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The Spawn of Satan Returns in Another Unnecessary Remake
by Mel Valentin on Jun 05, 2006
Remakes and sequels are as inevitable as the end times are to certain millennial sects. Combine the two ideas and the result is the remake of The Omen, the 1976 supernatural horror film that became a box office hit and, at least to some, a genre classic. Ironically, the original was thrown together to cash-in on The Exorcist's commercial success several years earlier. It worked, offering pre-millennial angst, suspense, and scares in equal doses (plus a zeitgeist-influenced downer ending). Gregory Peck and Lee Remick in the lead roles also added an aura of respectability to otherwise "B"-level material. But why a remake and why now? Profit motive, of course, explains a great deal, but so does the 6-6-06 release date.
The remake departs from the original in a few, mostly superficial ways. Instead of being the U.S. Ambassador to Great Britain, the more youthful Robert Thorn (Liev Schreiber) in the remake is a deputy ambassador to Italy. Robert's superior is moved from Italy to England, but before long, Thorn finds himself taking on the role of full ambassador. For his young wife, Katherine (Julia Stiles), the move and promotion portend a bright, happier future. Likewise for their five-year old son, Damien (Seamus Davey-Fitzpatrick). On the surface, Damien looks like any other five-year old born into privilege and wealth, well fed, cherubic, and well adjusted.
Damien, of course, is none other than the Anti-Christ, here to set Armageddon in motion. At childbirth, Damien was switched with Richard's dead son. Richard knew about the switch, but didn't tell Katherine. Five years later, Damien begins to exhibit odd, anti-social behavior. Damien acquires fiercely protective dogs as well as a doting governess, Mrs. Baylock (Mia Farrow), almost immediately after the very public demise of the first nanny. Katherine's affections for Damien begin to deteriorate, doubts about Damienís identity begin to surface, and relationships begin to fray.
Father Brennan (Pete Postlethwaite), an apostate priest, approaches Thorn warning him of impending doom. A freelance photographer, Keith Jennings (David Thewlis), discovers wispy, ethereal objects on several photographs he's taken of Father Brennan and the first nanny. Finally aware of Damienís true identity, Thorn is forced to act. Cue an urgent trip to the Middle East and a quick visit to Carl Bugenhagen (Michael Gambon), an archeologist working on a dig. Bugenhagen is in possession of much needed world-saving information (and an object or two).
The Omen may not be a shot-for-shot remake, but it's pretty close. All the major scenes, turning points, and set pieces are lifted straight from the original with only cosmetic changes. The original screenwriter, David Seltzer (Revelations, Prophecy) again receives solo credit for scripting The Omen, but he had little, if anything, to do with the remake. Director John Moore (Flight of the Phoenix, Behind Enemy Lines) adds the occasional visual flourish and jump scare (flash or subliminal cuts unlikely to scare the average moviegoer, let alone jaded horror fans) absent from the original. In a misguided attempt to add seriousness (where none is required), Moore slips in archival disaster footage during the pre-credit sequence. He later includes overemphatic music cues meant to increase tension or fear (they donít).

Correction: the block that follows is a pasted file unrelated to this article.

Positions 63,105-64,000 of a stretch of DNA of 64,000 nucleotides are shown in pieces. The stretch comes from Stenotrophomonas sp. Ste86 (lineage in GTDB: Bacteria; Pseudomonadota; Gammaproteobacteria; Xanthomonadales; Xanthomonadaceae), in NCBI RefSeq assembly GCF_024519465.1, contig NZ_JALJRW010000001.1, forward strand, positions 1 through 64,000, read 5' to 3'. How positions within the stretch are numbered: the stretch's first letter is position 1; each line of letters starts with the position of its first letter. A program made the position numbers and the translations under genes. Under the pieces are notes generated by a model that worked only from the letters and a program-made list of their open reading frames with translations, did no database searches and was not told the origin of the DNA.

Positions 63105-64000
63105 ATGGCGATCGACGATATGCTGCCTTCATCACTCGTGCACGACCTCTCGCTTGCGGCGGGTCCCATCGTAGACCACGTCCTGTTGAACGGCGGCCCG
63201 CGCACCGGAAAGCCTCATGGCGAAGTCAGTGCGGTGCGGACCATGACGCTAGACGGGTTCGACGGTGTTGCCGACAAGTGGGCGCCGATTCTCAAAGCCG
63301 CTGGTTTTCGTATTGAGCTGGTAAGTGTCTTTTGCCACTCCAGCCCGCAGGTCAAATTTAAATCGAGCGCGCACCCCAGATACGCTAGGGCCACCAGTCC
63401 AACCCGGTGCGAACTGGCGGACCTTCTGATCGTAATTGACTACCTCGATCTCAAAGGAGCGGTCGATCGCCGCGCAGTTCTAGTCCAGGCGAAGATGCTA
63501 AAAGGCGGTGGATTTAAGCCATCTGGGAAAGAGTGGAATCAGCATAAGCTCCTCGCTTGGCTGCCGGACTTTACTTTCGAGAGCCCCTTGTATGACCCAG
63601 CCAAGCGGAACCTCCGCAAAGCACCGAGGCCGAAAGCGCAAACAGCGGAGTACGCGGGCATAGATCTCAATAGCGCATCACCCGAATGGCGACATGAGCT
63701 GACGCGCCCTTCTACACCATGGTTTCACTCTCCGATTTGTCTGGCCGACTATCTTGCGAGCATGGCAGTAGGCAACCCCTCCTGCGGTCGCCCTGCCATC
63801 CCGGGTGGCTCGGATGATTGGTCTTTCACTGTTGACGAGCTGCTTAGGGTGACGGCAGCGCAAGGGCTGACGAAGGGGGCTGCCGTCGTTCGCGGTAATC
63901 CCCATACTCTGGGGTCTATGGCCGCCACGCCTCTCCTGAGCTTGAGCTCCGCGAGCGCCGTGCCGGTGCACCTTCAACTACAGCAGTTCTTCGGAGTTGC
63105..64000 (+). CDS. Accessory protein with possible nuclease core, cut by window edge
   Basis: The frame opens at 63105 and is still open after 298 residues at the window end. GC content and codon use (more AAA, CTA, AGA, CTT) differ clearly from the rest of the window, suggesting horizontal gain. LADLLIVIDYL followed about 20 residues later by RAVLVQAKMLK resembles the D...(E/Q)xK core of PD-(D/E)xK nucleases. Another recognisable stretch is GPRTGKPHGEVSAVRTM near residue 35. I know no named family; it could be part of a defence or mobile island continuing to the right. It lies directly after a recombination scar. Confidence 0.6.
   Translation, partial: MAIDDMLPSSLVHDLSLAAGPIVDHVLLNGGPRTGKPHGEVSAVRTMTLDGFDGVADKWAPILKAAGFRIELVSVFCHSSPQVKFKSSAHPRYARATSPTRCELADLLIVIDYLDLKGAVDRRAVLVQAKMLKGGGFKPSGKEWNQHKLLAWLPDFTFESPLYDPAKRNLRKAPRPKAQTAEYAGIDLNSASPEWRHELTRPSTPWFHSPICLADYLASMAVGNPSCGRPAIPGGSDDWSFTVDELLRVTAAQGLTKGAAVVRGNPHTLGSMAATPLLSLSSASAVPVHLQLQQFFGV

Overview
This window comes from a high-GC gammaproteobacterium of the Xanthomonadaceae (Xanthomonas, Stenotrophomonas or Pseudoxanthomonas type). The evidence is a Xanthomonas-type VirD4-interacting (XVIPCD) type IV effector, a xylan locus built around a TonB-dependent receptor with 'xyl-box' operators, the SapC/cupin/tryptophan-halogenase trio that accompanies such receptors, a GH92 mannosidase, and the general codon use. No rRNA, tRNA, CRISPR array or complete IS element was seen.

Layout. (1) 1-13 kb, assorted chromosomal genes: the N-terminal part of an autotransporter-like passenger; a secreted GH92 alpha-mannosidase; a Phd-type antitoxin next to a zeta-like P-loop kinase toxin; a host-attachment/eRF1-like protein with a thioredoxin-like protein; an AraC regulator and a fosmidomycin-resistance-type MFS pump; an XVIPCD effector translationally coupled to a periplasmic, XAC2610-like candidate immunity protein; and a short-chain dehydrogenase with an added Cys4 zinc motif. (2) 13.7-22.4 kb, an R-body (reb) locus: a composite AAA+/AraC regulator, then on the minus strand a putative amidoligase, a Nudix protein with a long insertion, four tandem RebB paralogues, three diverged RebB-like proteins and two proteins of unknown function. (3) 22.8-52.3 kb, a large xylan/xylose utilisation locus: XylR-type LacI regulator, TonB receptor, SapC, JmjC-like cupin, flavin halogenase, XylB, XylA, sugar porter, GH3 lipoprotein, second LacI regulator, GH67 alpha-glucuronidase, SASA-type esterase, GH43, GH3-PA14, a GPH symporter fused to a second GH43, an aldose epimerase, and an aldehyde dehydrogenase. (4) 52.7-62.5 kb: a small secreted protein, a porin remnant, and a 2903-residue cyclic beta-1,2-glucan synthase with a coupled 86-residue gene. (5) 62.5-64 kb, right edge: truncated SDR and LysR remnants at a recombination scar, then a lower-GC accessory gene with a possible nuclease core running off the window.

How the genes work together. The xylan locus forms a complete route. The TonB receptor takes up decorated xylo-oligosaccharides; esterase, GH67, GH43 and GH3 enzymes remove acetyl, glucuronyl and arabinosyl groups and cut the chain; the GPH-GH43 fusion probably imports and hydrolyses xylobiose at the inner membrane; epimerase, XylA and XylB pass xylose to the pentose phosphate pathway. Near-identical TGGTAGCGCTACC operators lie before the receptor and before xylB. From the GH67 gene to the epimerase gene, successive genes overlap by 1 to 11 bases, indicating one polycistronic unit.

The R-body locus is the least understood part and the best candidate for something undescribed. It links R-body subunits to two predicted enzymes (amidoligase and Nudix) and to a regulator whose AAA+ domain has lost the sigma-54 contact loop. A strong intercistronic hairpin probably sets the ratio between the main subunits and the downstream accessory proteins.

Performance wise, Liev Schreiber limits himself to the occasional furrowed brow and teary eyes. Julia Stiles is sadly miscast for a role more appropriate for an older, more experienced actress. Whenever Stiles wears a high-end suit or dress, she looks like a teenager playacting at being an adult. As for the supporting cast, David Thewlis seems to be the only grounded, note-perfect performer in the entire cast. Mia Farrow was probably added to the cast for her connection to another horror classic involving the Devilís progeny, Rosemary's Baby (however, she adds nothing of note here). Pete Postlethwaite and Michael Gambon overact every chance they get (several for Postlethwaite, one for Gambon). On the plus side, they do look like theyíre having a great time chewing scenery. As for Seamus Davey-Fitzpatrick as Damien, let's be kind and just say he was badly miscast (either that or Moore canít direct children).
As for a sequel or sequels (the 1976 original spawned two progressively inferior sequels), letís hope not, but if the remake succeeds at the box office (a tricky proposition, since the only rationale for releasing a horror film off-cycle seems to be the 6-6-06 release date), expect to see Damien turning meaner and deadlier as he comes into his own. If that happens, hopefully the producers will scrap remaking Damien: Omen II (Damienís angst-ridden teenage years) and The Omen: Final Conflict (Damien busy making Armageddon happen but never getting there) and go with fresh (or fresher) ideas. Thatís probably too much to ask for, though.
Rating: 2.5 out of 5 stars
by Mel Valentin on Jun 05, 2006
Seamus Davey-Fitzpatrick as Damien, images courtesy of 20th Century Fox
Mia Farrow as Mrs. Baylock and Seamus Davey-Fitzpatrick